DPAC is calling on disabled people to tell the EHRC about the impact of this stigmatising government and the concerns we have about the replacement of the social model of disability with the bio psycho social model.
The Joint Committee on Human Rights (JCHR) today publishes its Report on the implementation of the right of disabled people to independent living in the context of the UN Convention on the Rights of Persons with Disabilities (UNCRPD) which was ratified by the UK in 2009. The Report draws attention to a number of significant human rights issues, including:
the need for freestanding legislation to protect the right to independent living in UK law,
the effect of current reforms to benefits and services on the ability of disabled people to enjoy independent living,
the role played by the UNCRPD in policy development and decision making at all levels of government,
the use of equality impact assessments,
the effects of devolution on implementation of the UNCRPD, and
The right to independent living does not exist as a freestanding right in UK law. Although it is protected and promoted to some extent by a matrix of rights, the Committee believes that this is not enough. It argues that the Government and other interested parties should immediately assess the need for, and feasibility of, legislation to establish independent living as a freestanding right. In addition, the Committee concludes that the UNCRPD is hard law, not soft law, and that the Government should fulfil their obligations under the Convention on that basis, and counter any public perception that it is soft law.
The Committee finds that:
reforms to benefits and services risk leaving disabled people without the support they need to live independently;
restrictions in local authority eligibility criteria for social care support, the replacement of the Disability Living Allowance with Personal Independence Payment, the closure of the Independent Living Fund and changes to housing benefit risk interacting in a particularly harmful way for disabled people;
some people fear that the cumulative impact of these changes will force them out of their homes and local communities and into residential care.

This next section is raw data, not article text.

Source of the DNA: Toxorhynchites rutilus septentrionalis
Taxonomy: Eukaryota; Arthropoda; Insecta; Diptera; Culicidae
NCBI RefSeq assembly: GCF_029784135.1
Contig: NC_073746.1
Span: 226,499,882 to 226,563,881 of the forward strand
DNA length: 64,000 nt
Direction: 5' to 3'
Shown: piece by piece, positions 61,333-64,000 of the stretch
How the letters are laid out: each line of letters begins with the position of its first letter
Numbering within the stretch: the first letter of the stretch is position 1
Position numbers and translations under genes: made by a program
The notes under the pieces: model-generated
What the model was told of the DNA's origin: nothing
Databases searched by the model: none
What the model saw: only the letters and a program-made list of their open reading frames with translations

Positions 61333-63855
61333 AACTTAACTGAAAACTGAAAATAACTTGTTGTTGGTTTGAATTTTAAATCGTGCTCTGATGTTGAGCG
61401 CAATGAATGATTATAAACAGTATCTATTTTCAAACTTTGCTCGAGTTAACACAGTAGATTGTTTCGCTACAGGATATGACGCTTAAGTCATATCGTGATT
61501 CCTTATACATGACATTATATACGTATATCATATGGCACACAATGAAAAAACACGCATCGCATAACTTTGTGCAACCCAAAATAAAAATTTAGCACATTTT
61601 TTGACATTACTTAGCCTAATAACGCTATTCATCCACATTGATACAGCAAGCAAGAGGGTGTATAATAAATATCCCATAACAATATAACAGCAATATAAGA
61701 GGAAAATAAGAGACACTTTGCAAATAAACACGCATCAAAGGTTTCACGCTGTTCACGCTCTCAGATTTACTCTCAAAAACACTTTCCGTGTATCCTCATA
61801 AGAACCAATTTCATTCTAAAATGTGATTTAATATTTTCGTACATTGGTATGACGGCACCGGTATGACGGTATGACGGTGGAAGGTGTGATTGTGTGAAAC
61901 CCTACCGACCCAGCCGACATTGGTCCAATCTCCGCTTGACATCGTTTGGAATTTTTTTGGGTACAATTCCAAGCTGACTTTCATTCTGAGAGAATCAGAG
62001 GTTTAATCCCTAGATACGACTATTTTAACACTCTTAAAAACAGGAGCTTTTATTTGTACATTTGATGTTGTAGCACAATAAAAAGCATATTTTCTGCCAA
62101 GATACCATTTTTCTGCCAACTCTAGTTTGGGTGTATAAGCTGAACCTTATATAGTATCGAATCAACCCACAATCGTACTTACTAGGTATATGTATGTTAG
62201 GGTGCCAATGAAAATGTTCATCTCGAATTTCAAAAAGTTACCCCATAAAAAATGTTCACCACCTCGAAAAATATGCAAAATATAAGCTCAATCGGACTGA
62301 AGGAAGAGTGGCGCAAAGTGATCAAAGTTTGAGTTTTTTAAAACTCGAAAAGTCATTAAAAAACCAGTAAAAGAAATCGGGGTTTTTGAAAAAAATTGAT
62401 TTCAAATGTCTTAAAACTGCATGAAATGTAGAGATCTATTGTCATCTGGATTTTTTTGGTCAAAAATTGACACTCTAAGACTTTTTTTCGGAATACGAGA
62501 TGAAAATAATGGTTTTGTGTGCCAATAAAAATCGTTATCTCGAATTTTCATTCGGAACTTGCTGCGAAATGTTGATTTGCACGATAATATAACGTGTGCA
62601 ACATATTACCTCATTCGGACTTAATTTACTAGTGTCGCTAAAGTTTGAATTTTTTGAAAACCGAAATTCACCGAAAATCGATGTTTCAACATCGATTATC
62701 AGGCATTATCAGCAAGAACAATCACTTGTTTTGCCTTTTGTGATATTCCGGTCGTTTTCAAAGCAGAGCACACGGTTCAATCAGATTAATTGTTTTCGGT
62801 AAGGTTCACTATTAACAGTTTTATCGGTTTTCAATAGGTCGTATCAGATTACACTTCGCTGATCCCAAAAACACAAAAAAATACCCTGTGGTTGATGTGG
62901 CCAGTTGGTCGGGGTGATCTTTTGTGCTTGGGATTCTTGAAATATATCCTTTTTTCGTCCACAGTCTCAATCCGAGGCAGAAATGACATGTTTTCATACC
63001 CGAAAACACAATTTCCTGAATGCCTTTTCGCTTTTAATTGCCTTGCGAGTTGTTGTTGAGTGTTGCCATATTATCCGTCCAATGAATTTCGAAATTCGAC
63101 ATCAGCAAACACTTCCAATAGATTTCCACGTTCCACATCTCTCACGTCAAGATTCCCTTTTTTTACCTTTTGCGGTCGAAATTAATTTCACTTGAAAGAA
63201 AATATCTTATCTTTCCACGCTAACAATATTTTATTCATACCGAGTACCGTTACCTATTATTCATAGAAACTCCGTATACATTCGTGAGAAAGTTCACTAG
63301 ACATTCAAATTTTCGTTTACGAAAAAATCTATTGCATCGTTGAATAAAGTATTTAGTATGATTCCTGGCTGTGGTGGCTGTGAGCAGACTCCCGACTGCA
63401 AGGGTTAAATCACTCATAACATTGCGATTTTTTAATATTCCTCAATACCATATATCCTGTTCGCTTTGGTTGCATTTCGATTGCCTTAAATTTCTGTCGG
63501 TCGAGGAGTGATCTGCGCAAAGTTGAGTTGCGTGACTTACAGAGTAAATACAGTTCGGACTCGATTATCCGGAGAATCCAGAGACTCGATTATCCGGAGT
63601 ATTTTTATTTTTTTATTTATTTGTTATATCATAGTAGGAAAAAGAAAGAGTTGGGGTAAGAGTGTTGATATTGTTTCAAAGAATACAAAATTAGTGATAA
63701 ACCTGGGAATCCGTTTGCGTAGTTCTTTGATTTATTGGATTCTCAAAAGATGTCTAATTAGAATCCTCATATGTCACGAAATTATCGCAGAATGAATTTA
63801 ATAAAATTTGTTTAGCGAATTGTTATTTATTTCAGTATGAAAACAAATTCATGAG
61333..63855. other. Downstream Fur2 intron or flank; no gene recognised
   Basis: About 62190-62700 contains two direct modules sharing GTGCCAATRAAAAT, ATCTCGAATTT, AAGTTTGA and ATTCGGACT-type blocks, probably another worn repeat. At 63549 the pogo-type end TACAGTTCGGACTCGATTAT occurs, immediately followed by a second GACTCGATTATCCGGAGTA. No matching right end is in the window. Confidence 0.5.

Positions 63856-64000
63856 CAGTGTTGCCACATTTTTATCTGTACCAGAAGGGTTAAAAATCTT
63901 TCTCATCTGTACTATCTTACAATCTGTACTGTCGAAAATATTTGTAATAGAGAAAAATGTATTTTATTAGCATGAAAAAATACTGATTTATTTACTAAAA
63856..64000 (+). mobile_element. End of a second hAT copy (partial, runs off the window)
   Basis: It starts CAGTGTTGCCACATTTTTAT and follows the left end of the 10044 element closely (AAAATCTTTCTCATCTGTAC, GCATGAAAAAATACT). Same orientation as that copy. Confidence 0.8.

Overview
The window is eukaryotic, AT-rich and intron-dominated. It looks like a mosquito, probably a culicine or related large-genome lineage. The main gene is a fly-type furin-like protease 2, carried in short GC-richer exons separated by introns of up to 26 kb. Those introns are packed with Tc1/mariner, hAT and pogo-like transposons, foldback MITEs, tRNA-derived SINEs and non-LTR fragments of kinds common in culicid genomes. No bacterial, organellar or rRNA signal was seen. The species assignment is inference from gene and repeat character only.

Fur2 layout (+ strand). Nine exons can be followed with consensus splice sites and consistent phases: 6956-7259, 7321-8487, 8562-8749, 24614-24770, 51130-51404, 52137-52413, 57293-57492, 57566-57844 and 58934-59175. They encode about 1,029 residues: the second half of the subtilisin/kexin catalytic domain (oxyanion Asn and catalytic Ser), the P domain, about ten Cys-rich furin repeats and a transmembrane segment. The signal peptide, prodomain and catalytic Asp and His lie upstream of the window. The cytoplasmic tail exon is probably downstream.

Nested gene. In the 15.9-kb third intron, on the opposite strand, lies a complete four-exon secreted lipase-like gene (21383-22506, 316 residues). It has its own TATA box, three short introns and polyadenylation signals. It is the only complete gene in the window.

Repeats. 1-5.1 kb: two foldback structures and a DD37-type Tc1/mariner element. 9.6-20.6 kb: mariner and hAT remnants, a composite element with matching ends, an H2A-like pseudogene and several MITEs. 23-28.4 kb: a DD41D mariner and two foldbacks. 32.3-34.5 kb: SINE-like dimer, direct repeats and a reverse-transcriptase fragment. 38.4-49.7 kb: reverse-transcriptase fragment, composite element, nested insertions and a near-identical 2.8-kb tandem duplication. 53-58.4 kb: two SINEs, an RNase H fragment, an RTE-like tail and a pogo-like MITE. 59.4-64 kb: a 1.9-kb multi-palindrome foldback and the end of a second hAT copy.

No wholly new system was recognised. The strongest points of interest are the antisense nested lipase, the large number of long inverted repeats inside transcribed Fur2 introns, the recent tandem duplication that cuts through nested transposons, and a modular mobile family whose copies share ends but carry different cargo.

It also finds that:
the Government had not conducted an assessment of the cumulative impact of current reforms on disabled people. The Report urges them do so, and to report on the extent to which these reforms are enabling them and local authorities to comply with their obligations under the UNCRPD.
the UNCRPD did not appear to have played a significant role in the development of policy and legislation, as is required by the Convention. The Committee therefore argues that the Government should make a commitment to Parliament that they will give due consideration to the articles of the Convention when making legislation.
Further, the Committee deprecates changes to the duties of public authorities in England under the Equality Act 2010, which no longer require the production of equality impact assessments of changes in policy, nor the involvement of disabled people in developing policies which will affect them.
The Committee finds variations in the manner in which the devolved administrations have implemented the Convention, and uncertainty as to the role the UK Government should play in ensuring implementation. The Report notes with disappointment the lack of a strategy in Northern Ireland to promote independent living and reminds the UK Government to acknowledge their responsibility to ensure implementation.
The Committee also considers a range of other issues relating to independent living. It recommends that the Government should take further action to ensure that assessments for care needs are portable across the country in order to ensure disabled people’s right to choose their place of residence. It also expresses concern over a growing incidence of hate crime against disabled people and urges the Government take action to foster respect for the rights and dignity of disabled people.
Dr Hywel Francis MP, Chair of the Committee, said: “We are concerned to learn that the right of disabled people to independent living may be at risk through the cumulative impact of current reforms. Even though the UK ratified the UNCPRD in 2009 with cross-party support, the Government is unable to demonstrate that sufficient regard has been paid to the Convention in the development of policy with direct relevance to the lives of disabled people. The right to independent living in UK law may need to be strengthened further, and we call on the Government and other interested organisations to consider the need for a freestanding right to independent living in UK law.”
The members of the Committee Are:
Rehman Chishti MP (Conservative Gillingham and Rainham)
Baroness Berridge (Conservative)
Mike Crockart MP (Liberal Democrat Edinburgh West)
Lord Bowness (Conservative)
Dr Hywel Francis MP (Labour Aberavon) (Chair)